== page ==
Recollection By Margaret Schnabel


a rem(a)inder of light slants across fields
a bleached photograph of what was:

consider: memory, an alibi for end,
nostalgic dusk air aching for yesterday

boys’ dancing fingers bleed dust and straw,
breathe in hometown

(a return)

fall harvest
spills over bruised roads.
the clay tides are turning,
upheaving, again

machines cut through wheat and faded sky
(consider: love song)
(consider: elegy)

I practice swallowing the horizon
WANTED: parting glance, Midwestern sunset
dead and/or

(aren’t we all?)

when the river asks me how leaving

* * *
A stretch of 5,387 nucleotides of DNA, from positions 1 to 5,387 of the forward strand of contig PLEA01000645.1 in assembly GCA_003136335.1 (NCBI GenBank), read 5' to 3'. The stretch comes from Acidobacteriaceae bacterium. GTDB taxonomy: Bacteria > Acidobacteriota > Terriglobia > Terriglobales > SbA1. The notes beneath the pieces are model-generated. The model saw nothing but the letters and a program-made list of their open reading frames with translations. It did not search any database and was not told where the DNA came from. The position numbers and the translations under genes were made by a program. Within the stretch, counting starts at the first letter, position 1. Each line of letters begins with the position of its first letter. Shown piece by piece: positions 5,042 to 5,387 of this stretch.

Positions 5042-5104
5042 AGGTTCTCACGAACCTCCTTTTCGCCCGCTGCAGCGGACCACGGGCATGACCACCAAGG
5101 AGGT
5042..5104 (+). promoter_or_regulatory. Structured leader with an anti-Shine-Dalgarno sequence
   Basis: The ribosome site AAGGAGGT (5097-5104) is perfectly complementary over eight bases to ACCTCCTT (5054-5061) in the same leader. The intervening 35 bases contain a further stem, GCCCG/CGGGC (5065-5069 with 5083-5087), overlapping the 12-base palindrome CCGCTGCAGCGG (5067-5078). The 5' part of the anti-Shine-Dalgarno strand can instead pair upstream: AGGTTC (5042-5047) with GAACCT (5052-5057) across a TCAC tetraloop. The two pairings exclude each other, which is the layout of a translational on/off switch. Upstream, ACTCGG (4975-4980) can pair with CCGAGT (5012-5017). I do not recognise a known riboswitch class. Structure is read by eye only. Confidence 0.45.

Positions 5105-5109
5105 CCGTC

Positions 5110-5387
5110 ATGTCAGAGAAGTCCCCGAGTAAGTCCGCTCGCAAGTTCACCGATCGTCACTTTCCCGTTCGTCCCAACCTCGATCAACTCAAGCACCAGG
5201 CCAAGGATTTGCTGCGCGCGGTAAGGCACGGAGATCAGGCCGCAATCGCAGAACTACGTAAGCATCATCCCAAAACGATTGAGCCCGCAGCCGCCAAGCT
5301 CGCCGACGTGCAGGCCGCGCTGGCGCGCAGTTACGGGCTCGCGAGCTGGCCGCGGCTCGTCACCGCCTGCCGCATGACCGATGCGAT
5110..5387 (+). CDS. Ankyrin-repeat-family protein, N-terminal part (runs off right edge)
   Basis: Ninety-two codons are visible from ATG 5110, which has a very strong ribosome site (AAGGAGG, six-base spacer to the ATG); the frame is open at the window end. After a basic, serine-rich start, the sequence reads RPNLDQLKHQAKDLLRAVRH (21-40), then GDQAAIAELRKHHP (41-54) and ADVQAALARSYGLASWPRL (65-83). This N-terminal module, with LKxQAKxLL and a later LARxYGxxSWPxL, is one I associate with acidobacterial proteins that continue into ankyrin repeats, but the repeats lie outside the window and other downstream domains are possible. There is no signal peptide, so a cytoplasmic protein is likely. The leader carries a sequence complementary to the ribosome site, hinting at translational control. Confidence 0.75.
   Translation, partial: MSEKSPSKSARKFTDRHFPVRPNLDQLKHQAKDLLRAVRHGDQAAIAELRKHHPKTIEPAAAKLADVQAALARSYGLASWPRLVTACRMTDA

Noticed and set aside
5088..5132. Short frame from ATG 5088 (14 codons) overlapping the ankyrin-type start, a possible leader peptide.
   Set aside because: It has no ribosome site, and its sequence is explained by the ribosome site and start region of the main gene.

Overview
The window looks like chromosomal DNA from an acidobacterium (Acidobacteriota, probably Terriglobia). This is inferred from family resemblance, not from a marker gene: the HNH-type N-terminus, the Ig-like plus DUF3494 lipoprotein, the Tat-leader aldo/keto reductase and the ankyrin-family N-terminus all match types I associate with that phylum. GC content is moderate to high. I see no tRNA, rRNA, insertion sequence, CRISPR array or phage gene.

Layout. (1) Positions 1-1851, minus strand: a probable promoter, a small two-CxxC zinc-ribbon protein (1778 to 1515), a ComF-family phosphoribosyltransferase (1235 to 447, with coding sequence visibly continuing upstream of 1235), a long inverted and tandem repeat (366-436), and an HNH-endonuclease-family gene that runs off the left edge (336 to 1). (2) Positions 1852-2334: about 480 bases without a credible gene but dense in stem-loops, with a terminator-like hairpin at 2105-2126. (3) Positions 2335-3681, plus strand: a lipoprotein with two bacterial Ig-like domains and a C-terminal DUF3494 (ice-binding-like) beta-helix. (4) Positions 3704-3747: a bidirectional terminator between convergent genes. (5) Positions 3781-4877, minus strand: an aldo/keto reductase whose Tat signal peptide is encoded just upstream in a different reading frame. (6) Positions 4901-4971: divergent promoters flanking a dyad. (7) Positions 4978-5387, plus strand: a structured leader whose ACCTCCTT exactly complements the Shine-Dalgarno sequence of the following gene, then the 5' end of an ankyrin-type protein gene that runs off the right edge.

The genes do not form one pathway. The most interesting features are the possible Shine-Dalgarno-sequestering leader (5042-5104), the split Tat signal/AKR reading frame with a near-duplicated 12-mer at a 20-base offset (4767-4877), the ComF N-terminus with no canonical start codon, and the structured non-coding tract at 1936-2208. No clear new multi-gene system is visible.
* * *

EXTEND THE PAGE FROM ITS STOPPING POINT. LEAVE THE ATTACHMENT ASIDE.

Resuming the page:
comes so easy I say:

indifference tastes sweet in the
back of the throat

By Margaret Schnabel


Margaret Schnabel is a sixteen-year-old musician, writer and artist who wants to grow up to be a surgeon (and a poet). She currently resides in Indiana, but dreams of living in New York City and visiting the MoMA every day. Her poetry and art can be found at

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